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FARMING

Berry pickers lock up bosses in protest

Around 120 seasonal berry pickers from Vietnam staged two demonstrations against their working conditions in Sweden on Tuesday, days after a similar protest by Chinese workers, officials said.

In one of the demonstrations, some 70 berry pickers locked six of their team leaders in a room at the former school where they were living.

“Six of them were locked in, they were Vietnamese foremen, and in addition to being locked in, they were beaten up and two of the six were tied up,” Hans-Åke Hedin of the Dalarna county police told AFP.

The six were freed and police are looking for those responsible, he added.

Around 50 Vietnamese workers marched from their living quarters and staged a sit down protest along a road in the northern town of Nordmaling, said Magnus Haglund of the local municipality.

“I don’t know what they want, they have had little contact with the municipality,” Haglund told AFP.

“Those who represent their living quarters and have agreements with the berry company and the staffing company in Vietnam have tried to convince them to return (to work) to solve the conflict,” he said.

Last Friday, around 120 Chinese seasonal berry pickers in northern Sweden went on a 15-kilometre (9.3-mile) nighttime march to protest their salaries.

Thousands of seasonal workers from Asia, most of them from Thailand, come to Sweden each summer mainly to pick wild berries in the north under sometimes difficult working conditions.

After a disastrous season last year sent many of the foreign berry pickers home weighed down by debt instead of profits, they have this year for the first time been provided with contracts guaranteeing them a monthly wage of at least 16,372 kronor ($2,321).

Some Swedish unions however say the minimum salary is insufficient, pointing out that it in some cases is hardly enough to cover the money the workers have to shell out for things like plane tickets, housing and car rental.

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READER QUESTIONS

Reader question: When am I eligible for a Swedish pension?

A reader got in touch to ask how long he had to work in Sweden before he was eligible for a pension. Here are Sweden's pension rules, and how you can get your pension when the time comes.

Reader question: When am I eligible for a Swedish pension?

The Swedish pension is part of the country’s social insurance system, and it can seem like a confusing beast at times. The good news is that if you’re living and working here, you’ll almost certainly be earning towards a pension, and you’ll be able to get that money even if you move elsewhere before retirement.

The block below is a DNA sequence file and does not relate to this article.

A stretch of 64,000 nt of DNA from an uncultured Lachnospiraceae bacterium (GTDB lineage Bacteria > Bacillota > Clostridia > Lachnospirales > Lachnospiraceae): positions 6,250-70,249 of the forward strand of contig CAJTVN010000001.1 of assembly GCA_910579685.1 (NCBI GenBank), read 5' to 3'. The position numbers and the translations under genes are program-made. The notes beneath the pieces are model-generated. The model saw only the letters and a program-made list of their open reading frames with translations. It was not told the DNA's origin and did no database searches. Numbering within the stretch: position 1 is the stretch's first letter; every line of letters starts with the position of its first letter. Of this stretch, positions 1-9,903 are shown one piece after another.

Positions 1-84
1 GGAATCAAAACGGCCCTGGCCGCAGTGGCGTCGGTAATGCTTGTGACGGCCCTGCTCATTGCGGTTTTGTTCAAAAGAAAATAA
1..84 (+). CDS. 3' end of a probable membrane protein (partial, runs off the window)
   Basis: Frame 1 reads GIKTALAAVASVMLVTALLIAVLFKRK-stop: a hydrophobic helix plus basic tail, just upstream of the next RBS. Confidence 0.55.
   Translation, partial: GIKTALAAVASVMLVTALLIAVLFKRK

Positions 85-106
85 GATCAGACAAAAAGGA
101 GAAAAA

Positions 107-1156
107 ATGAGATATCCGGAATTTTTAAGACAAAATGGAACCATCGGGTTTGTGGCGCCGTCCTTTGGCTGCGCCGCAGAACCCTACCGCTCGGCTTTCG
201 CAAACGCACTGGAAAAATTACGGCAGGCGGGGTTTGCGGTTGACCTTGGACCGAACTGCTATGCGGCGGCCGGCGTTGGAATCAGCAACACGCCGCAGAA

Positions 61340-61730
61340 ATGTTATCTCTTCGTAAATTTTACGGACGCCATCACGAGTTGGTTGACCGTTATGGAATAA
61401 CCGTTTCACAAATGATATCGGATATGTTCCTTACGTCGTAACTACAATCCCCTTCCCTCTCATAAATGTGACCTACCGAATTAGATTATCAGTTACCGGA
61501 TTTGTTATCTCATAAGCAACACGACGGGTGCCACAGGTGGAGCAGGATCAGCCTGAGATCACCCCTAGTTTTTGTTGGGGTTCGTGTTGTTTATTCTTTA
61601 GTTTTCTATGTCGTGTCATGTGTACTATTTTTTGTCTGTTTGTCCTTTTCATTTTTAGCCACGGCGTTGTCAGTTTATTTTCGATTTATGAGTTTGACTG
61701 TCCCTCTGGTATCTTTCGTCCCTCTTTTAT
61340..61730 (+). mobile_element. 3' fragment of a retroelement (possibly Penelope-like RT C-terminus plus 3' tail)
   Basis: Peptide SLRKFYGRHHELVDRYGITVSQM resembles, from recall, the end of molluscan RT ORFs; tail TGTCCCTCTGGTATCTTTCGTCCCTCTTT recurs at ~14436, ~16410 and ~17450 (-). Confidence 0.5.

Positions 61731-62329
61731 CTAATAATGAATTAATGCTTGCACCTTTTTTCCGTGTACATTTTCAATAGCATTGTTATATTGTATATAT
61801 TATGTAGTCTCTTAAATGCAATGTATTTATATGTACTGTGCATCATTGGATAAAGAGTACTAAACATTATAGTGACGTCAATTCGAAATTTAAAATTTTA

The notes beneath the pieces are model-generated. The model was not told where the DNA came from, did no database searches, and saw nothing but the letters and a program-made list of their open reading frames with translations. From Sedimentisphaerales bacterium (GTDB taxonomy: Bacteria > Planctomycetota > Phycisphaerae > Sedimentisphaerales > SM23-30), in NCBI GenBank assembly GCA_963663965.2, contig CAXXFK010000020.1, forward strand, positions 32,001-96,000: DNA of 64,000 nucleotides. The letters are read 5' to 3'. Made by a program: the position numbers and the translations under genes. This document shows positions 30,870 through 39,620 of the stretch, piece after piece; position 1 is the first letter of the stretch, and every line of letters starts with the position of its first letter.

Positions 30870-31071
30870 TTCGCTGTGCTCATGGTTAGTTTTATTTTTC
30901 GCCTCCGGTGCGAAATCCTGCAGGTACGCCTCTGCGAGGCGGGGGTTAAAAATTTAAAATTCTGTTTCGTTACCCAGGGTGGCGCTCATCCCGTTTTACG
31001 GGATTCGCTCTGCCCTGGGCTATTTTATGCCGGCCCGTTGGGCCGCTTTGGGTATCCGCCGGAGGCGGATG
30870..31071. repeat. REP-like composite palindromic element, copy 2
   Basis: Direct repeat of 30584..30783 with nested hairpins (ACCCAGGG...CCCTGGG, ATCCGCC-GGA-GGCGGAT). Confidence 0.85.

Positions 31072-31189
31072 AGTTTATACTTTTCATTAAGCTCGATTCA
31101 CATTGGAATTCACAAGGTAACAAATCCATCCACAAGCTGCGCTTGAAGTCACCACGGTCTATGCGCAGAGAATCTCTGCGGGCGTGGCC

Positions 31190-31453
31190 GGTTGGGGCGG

You will start earning your Swedish general pension, or allmän pension, once you’ve earned over 20,431 kronor in a single year, and – for almost all kinds of pension in Sweden – there is no time limit on how long you must have lived in Sweden before you are eligible.

The exception is the minimum guarantee pension, or garantipension, which you can receive whether you’ve worked or not. To be eligible at all for this, you need to have lived in Sweden for a period of at least three years before you are 65 years old. 

“There’s a limit, but it’s a money limit,” Johan Andersson, press secretary at the Swedish Pension Agency told The Local about the general pension. “When you reach the point that you start paying tax, you start paying into your pension.”

“But you have to apply for your pension, make sure you get in touch with us when you want to start receiving it,” he said.

Here’s our in-depth guide on how you can maximise your Swedish pension, even if you’re only planning on staying in Sweden short-term.

Those who spend only a few years working in Sweden will earn a much smaller pension than people who work here for their whole lives, but they are still entitled to something – people who have worked in Sweden will keep their income pension, premium pension, supplementary pension and occupational pension that they have earned in Sweden, even if they move to another country. The pension is paid no matter where in the world you live, but must be applied for – it is not automatically paid out at retirement age.

If you retire in the EU/EEA, or another country with which Sweden has a pension agreement, you just need to apply to the pension authority in your country of residence in order to start drawing your Swedish pension. If you live in a different country, you should contact the Swedish Pensions Agency for advice on accessing your pension, which is done by filling out a form (look for the form called Ansök om allmän pension – om du är bosatt utanför Sverige).

The agency recommends beginning the application process at least three months before you plan to take the pension, and ideally six months beforehand if you live abroad. It’s possible to have the pension paid into either a Swedish bank account or an account outside Sweden.

A guarantee pension – for those who live on a low income or no income while in Sweden – can be paid to those living in Sweden, an EU/EEA country, Switzerland or, in some cases, Canada. This is the only Swedish pension which is affected by how long you’ve lived in Sweden – you can only receive it if you’ve lived in the country for at least three years before the age of 65.

“The guarantee pension is residence based,” Andersson said. “But it’s lower if you haven’t lived in Sweden for at least 40 years. You are eligible for it after living in Sweden for only three years, but it won’t be that much.”

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